Brian A. Smith , Pamela Samuels Young, Monique D. Mensah & Nakia R. Laushaul – The Funeral – an Anthology
Self Help
T.D. Jakes – Instinct
Iyanla Vanzant – Forgiveness
Russell Simmons – Success Through Stillness: Meditation Made Simple
Abiola Abrams – The Sacred Bombshell Handbook of Self-Love: The 11 Secrets of Feminine Power
Children’s Author/Young Adult
Nina Foxx: Catfish
Elissa Gabrielle & Angelia Vernon Menchan – Glowing embers in a dying fire
Jerry craft, Jaylen Craft & Aren Craft – The Offenders: Saving the world, while serving detention!
Betty K. Bynum – I’m a Pretty Little Black Girl!
Non Fiction
Edward Lewis – The Man from Essence: Creating a Magazine for Black Women
Marion Barry & Omar Tyree – Mayor for Life: The Incredible Story of Marion Barry, Jr.
James E. Clyburn – Blessed Experiences: Genuinely Southern, Proudly Black
Pearl Cleage – Things I Should Have Told My Daughter: Lies, Lessons, & Love Affairs
Author Of the Year (Female)
Elissa Gabrielle – Eye Of The Beholder
Terry McMillian – Who Asked You?
Iyanla Vanzant – Forgiveness: 21 Days to Forgive Everyone for Everything
Nina Foxx – Mama Gone
Author Of The Year (Male)
K’WAN – Black Lotus
Curtis Bunn – Old Man In The Club
Walter Mosley – Debbie Doesn’t Do It Anymore
JaQuavis Coleman – The White House
Break Out Author Of The Year
Nikki Woods – Easier Said Than Done
Dr. Catrina Pullum – Breaking the Chains: From Hurting to Healing
Candy Jackson – Pink & Patent Leather
Khara Campbell – Not My Will
Self-Published Author Of The Year
Tamika Newhouse – The Words I Didn’t Say
Elissa Gabrielle – Eye Of The Beholder
Joyce A. Brown–What You Can Get Away With
Monica Michelle – Lucky No. 5
Independent Publisher of The Year
Delphine Publications
Peace In The Storm
Live the Dream Publishing
Black House Publishing
Publishing House Of The Year
Kensington
Kimani Press
Simon & Schuster
Grand Central Publishing
Literary Magazine
Mosaic
SORMAG (Shades of Romance)
Black Pearls
Written
Cookbook
Pat & Gina Neely – Back Home with the Neelys: Comfort Food from Our Southern Kitchen to Yours
Carla Hall – Carla’s Comfort Foods: Favorite Dishes from Around the World
Bryant Terry – Afro-Vegan: Farm-Fresh African, Caribbean, and Southern Flavors Remixed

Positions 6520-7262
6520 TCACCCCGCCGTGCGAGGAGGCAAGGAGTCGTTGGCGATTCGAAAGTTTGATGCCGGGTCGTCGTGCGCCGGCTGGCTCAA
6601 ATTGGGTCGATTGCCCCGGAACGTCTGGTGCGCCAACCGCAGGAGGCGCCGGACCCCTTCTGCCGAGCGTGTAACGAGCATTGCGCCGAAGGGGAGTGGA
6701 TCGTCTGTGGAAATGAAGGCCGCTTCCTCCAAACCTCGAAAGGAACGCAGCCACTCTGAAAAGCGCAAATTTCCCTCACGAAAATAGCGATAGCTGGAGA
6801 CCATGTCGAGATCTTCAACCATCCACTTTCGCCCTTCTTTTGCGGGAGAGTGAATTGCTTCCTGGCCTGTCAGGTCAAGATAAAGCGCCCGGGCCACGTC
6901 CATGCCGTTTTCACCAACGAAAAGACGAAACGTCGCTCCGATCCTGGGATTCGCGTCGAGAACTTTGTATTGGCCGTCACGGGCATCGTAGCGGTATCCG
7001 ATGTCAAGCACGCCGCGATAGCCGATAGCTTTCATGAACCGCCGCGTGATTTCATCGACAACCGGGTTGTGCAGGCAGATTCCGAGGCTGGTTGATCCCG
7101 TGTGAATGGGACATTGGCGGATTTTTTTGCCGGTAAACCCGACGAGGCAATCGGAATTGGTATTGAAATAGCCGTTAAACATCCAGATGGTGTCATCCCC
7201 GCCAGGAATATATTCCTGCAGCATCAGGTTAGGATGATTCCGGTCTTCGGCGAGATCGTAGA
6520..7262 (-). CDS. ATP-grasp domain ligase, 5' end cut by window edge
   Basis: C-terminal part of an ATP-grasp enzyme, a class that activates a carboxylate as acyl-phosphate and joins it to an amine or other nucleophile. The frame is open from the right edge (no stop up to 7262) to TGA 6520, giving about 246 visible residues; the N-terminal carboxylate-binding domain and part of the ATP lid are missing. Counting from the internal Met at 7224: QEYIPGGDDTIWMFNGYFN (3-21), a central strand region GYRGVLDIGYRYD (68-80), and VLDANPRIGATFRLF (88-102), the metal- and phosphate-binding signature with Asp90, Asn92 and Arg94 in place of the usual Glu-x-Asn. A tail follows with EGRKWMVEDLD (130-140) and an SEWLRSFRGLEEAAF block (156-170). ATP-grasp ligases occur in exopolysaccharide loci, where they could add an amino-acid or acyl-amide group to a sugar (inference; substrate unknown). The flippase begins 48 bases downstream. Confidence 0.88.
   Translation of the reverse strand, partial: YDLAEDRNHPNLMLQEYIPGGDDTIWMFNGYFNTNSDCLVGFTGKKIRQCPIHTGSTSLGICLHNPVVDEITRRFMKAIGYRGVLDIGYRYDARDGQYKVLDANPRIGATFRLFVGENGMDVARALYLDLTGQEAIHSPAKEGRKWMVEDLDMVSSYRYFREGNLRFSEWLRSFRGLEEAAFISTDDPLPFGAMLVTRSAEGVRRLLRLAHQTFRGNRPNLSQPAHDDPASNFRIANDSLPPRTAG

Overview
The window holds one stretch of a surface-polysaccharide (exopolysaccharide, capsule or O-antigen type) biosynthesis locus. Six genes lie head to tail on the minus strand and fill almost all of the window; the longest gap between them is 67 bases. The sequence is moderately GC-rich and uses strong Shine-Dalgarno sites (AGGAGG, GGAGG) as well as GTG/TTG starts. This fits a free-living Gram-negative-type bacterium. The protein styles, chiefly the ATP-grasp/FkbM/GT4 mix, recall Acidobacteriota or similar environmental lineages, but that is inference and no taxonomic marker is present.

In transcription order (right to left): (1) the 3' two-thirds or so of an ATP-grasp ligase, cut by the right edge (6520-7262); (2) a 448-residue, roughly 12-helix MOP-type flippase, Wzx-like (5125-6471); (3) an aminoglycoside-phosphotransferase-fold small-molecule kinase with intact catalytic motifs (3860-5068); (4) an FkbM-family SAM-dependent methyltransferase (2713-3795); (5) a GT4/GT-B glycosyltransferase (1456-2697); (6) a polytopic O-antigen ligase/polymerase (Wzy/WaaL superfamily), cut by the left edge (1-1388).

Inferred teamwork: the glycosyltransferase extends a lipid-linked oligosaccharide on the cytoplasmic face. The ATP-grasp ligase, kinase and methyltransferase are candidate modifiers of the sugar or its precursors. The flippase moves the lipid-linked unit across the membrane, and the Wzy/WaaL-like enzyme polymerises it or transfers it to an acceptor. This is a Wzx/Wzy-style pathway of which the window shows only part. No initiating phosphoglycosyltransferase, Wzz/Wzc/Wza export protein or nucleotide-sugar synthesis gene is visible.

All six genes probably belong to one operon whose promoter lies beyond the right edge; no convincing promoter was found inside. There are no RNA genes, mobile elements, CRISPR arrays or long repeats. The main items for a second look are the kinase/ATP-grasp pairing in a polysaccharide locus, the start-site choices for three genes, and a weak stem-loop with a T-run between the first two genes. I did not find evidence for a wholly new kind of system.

Chef Jerome Brown – Eat Like A Celebrity: Southern Cuisine with a Gourmet Twist
Magazine (Non-Literary)
Ebony
Uptown
Black Enterprise
Heart & Soul
Book Club of The Year
Go On Girl Book Club
Sistahfriend Book Club
Lovely Essence Book Club
Booktalk ladies Book Club

On the Hustle – the Mary Robinette Kowal project

“So, when I decided to set a book with a lot of action in Antigua, I knew that I wanted to represent the Antiguan Creole English. I also knew, from having watched people mangle the Southern American English, that understanding the nuances was going to be really, really important and really, really hard.” – American author Mary Robinette Kowal.

When I saw MRK’s social media posting seeking someone to assist with research for the Antiguan sections of her book, I reached out with suggestions, and also to let her know about the types of services I provide. Turns out she wanted not so much a researcher but an editorial consultant with an intimate understanding of Antiguan culture – someone who could review her book with an eye for language issues and cultural nuances, and, though this was not the primary role, provide edit notes as necessary. It was a departure from the straight-up editing I’m usually commissioned to do but part of what I like about freelancing is the variety of projects I get to work on and this was a pretty interesting one. We felt each other out – each wanting to be sure of the intent of the other and our compatibility; she read my novel Oh Gad! and my blog, so that when I reiterated that I was not a historian but a writer/editor, she felt even before I was certain (even before I did the initial paid consult on a sample she provided) that I was the right person for this particular job – she told me about her experience with a writer colleague and how his knowledge of not just the language but of things like dialogue and how it works proved invaluable to that project. We emailed and Skyped and clicked, and in the end she was a happy client who informed me: “Your notes are on point, incredibly helpful — beyond just the dialect stuff — and making this a better book. Many, many, many thanks.” Mary blogged why even as a writer of historical (romantic) fantasy these kinds of details were important to her and shared the experience of working together here.

Valour-and-Vanity-220x328p.s. Mary, I’m now hooked and look forward to reading more in the series.Oh Gad cover

p.p.s. I appreciate, Mary, in her blog posting sharing with her readers my writing and that of other Antiguan and Barbudan writers she came across during her research. If you’re reading this, just a reminder that the mass market edition of my own novel Oh Gad! is available as of July 2014.